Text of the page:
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Departments : Officer Survival

The Call Out

Why walk up on a carload of people when you can have the driver come to you?

December 01, 2002  |  by Michael T. Rayburn - Also by this author

Tactical Advantage

Now that we've discussed the mechanics of the call out, let's talk about its benefits. This is a great tactic to use on larger vehicles such as vans and SUVs, and for vehicles with tinted windows. Rather than approaching the vehicle blindly, have the operator step out of the vehicle and come to you.

The same is true of vehicles that contain multiple subjects. Why walk up on a carload of individuals when you can have the person you want walk back to you? You may not have the justification for a high-risk stop, but the last thing you want to do is walk up to a carload of possible gang members in the middle of the night.

The call out is also a good tactic to use when the offender exits his vehicle and starts walking back to your location. Those of you working drug interdiction have seen this maneuver a thousand times before. The offender exits the vehicle to distance herself from the vehicle or to keep you away from it in an attempt to prevent you from picking up on any contraband indicators. Little does she know that she's playing right into your hand.

Directing the offender to the middle of your car’s hood allows you to keep your patrol car between the two of you as a barrier. Also, in this position, your car’s many lights will make it difficult for the offender to focus on you.

Perhaps the greatest advantage of the call out is that it's unexpected. Motorists do not expect to be called out of their vehicles by traffic officers and it takes people by surprise.

The element of surprise always works to your advantage. If the subject had a plan to attack you when you approached the vehicle, he is now forced to rethink or abandon it. The same is true if the subject had a plan to exit his vehicle and attack you.

Ordering the subject out of his car also gives you a heads up on whether he will be compliant. If the subject ignores your commands to step to the curb, it's a good indicator of where this stop is going. Even if he obeys, you can read the subject's body language as he approaches and look for any aggressive behavior and conduct a visual frisk for any suspicious bulges that may indicate a weapon. The suspect's hands are also visible for inspection as he walks back to your location.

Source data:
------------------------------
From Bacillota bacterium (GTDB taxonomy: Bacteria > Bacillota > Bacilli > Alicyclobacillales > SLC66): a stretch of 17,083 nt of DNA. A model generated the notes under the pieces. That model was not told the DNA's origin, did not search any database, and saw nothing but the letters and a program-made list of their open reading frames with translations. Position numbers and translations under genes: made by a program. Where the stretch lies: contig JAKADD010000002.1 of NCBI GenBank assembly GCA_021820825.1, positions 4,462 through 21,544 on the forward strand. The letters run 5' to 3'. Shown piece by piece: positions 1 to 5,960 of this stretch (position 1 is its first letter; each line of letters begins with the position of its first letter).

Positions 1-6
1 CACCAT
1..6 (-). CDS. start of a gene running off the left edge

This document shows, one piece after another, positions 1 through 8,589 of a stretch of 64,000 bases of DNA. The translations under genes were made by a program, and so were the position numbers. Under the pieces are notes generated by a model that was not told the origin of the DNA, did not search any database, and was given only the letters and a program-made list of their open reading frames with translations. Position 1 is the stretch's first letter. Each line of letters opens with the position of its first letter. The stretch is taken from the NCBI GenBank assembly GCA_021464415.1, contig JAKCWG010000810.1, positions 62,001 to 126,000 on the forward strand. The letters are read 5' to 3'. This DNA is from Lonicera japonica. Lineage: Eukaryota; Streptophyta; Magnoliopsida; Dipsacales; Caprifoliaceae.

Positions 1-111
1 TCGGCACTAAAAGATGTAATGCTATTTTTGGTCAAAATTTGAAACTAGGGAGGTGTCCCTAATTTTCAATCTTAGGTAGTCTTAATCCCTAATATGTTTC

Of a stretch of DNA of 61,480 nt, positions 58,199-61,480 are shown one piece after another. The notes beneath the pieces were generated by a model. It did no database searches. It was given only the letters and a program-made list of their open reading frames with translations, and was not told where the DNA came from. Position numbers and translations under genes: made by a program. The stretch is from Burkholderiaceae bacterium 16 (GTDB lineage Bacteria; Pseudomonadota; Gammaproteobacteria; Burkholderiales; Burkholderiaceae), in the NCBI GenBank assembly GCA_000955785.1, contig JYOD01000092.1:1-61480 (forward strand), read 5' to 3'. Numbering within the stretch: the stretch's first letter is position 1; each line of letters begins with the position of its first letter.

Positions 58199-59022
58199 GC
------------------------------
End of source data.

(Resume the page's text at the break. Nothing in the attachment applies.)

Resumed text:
By performing the call out, you are less distracted and less vulnerable to passing traffic. Should a fight ensue it is always better to be fighting with some drunk on the side of the road than it is to be battling it out in the middle of a four-lane highway as vehicles go roaring by you at high speeds.

The advantages to the call out are many. I've just listed a few here to show you that this is a viable alternative to the traditional left-side or right-side approaches. The call out is just one more option to put into our "tactical toolbox" to keep us safe on the streets.

Do we need such options in our tactical toolbox? Considering that Ted Bundy, Timothy McVeigh, and three of the 9/11 terrorists are just a few of the people who police have encountered at "routine" traffic stops, you bet we do.

Is it Legal?

Pennsylvania v. Mimms, 434 U. S. 106 (1977) gives you the authority to order the driver out of the vehicle while Maryland v. Wilson, 519 U. S. 408 (1997) gives you the authority to order any passengers out of the vehicle.

Executing the Call Out

The idea behind the call out is to ensure your safety, as well as the safety of the traffic violator.

√ Place your cruiser in the left offset position.
√ Unlock your passenger door.
√ Exit your car.
√ Stand by your car for a moment to make sure the occupants of the vehicle you pulled are not exiting.
√ If they try to get out, order them back in.
√ If no one gets out of the violator car, walk around the back of your cruiser to the passenger side.
√ Use your PA to call the driver out of his or her car.
√ Order the driver to walk back to your position.
√ Visually "frisk" the approaching driver for weapons.
√ When the driver is close enough to hear you, put down the PA and speak normally.
√ If additional paperwork is needed from the subject's car. Order a passenger to bring it to you. When no passengers are in the car, go back with the driver to get the paperwork. Don't let the driver get back into the car.
√ Issue the ticket or warning.
√ Dismiss the driver following proper safety protocol.

Michael T. Rayburn is a 25-year veteran of law enforcement and a senior patrolman with the Saratoga Springs (N.Y.) Police Department. He is the author of "Advanced Vehicle Stop Tactics," available from Looseleaf Law Publications (

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